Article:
For the past two years, American workers submitted to the President’s appeal—taking steep pay cuts despite hectic productivity growth. By contrast, corporate executives have extracted record profits by sabotaging the recovery on every front—eliminating employees, repressing wages, withholding investment, and shirking federal taxes. The global recession increased unemployment in every country, but the American experience is unparalleled. According to a July OECD report, the U.S. accounted for half of all job losses among the 31 richest countries from 2007 to mid-2010. The rise of U.S.

unemployment greatly exceeded the fall in economic output. Aside from Canada, from mid 2008 to mid 2010 U.S. GDP actually declined less than any other rich country. Washington’s embrace of labor-market flexibility ensured companies encountered little resistance when they launched their brutal recovery plans. Leading into the recession, the United States had the weakest worker protections against individual and collective dismissals in the world, according to a 2008 OECD study. Blackrock’s Robert Doll explains, “When the markets faltered in 2008 and revenue growth stalled, U.S. companies moved decisively to cut costs—unlike their European and Japanese counterparts.” The United States now has the highest unemployment rate among the ten major developed countries.

The private sector has not only been the chief source of massive dislocation in the labor market, but it is also a beneficiary. Over the past two years, productivity has soared while unit labor costs have plummeted. By imposing layoffs and wage concessions, U.S. companies are supplying their own demand for a tractable labor market. Private sector union membership is the lowest on record. Deutsche Bank Chief Economist Joseph LaVorgna notes that profits-per-employee are the highest on record, adding, “I think what investors are missing—and even the Federal Reserve—is the phenomenal health of the corporate sector.” Due to falling tax revenues, state and local government layoffs are accelerating. By contrast, U.S. companies increased their headcount in November at the fastest pace in three years, marking the tenth consecutive month of private sector job creation. The headline numbers conceal a dismal reality; after a lost decade of employment growth, the private sector cannot keep pace with new entrants into the workforce. The few new jobs are unlikely to satisfy Americans who lost careers. In November, temporary labor represented an astonishing 80% of private sector job growth. Companies are transforming temporary labor into a permanent feature of the American workforce. UPI reports, “This year, 26.2 percent of new private sector jobs are temporary, compared to 10.9 percent in the recovery after the 1990s recession and 7.1 percent in previous recoveries.” The remainder of 2010 private sector job growth has consisted mainly of low-wage, scant-benefit service sector jobs, especially bars and restaurants, which added 143,000 jobs, growing at four times the rate of the rest of the economy.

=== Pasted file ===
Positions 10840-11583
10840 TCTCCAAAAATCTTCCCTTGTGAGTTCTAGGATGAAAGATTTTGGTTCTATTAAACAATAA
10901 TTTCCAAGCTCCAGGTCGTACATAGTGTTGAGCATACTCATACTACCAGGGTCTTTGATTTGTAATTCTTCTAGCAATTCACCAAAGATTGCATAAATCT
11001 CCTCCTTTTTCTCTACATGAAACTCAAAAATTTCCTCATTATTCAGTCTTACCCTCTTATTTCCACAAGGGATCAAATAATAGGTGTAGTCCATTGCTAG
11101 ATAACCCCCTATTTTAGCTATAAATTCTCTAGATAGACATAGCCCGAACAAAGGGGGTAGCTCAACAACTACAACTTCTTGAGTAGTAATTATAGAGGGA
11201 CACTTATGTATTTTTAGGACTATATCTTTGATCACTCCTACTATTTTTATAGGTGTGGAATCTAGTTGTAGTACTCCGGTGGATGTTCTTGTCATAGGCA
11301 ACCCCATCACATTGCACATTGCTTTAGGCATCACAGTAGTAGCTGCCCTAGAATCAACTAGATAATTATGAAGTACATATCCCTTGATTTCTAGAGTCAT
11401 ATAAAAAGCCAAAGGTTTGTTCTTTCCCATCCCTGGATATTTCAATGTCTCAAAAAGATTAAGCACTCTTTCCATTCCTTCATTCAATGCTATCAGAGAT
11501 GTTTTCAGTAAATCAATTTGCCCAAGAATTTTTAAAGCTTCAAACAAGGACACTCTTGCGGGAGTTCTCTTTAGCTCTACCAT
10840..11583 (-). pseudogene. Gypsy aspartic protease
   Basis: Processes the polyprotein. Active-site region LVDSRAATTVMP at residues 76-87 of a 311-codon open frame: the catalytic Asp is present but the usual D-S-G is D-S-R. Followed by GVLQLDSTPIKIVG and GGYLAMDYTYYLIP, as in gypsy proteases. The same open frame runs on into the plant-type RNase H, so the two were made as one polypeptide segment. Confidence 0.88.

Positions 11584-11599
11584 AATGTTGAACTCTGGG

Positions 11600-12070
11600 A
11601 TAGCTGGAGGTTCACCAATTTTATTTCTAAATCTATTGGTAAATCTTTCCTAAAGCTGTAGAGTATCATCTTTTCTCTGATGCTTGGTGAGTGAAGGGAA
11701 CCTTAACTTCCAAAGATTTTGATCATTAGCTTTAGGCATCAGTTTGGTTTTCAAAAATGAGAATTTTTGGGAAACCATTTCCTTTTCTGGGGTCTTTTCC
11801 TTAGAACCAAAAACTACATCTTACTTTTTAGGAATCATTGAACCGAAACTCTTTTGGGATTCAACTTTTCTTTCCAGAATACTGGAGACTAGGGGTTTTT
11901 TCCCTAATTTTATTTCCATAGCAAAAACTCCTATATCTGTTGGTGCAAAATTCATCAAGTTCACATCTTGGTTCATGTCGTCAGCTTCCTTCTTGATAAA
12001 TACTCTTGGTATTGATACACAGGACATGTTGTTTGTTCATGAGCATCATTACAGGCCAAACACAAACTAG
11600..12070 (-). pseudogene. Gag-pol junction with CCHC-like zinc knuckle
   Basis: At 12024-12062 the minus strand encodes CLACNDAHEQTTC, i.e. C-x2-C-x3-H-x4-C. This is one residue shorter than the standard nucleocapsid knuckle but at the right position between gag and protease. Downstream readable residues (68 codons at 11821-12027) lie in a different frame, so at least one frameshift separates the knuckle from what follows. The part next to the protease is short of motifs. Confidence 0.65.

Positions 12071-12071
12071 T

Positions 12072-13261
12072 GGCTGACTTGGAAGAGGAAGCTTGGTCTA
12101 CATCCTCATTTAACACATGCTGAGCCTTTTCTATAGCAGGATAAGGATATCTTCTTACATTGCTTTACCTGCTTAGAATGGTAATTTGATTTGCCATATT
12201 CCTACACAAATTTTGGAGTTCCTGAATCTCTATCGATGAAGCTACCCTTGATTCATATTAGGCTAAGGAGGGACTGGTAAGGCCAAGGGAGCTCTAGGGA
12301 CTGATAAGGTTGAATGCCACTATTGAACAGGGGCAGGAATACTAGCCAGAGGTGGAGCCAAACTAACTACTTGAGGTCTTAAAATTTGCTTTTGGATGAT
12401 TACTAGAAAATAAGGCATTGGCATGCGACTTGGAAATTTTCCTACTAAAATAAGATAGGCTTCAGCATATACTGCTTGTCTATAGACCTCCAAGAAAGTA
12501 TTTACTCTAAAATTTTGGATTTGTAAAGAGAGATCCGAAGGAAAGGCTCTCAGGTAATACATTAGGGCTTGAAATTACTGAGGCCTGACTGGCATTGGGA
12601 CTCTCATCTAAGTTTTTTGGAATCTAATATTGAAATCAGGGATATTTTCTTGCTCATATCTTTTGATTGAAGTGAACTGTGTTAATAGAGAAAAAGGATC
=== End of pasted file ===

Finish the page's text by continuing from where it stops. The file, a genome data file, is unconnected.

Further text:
Aside from job fairs, large corporations have been conspicuously absent from the tepid jobs recovery. But they are leading the profit recovery. Part of the reason is the expansion of overseas sales, but the profit recovery is primarily coming off the backs of American workers. After decades of globalization, U.S. multinationals still employ two-thirds of their global workforce from the United States (21.1 million out of 31.2 million). Corporate executives are hammering American workers precisely because they are so dependent on them.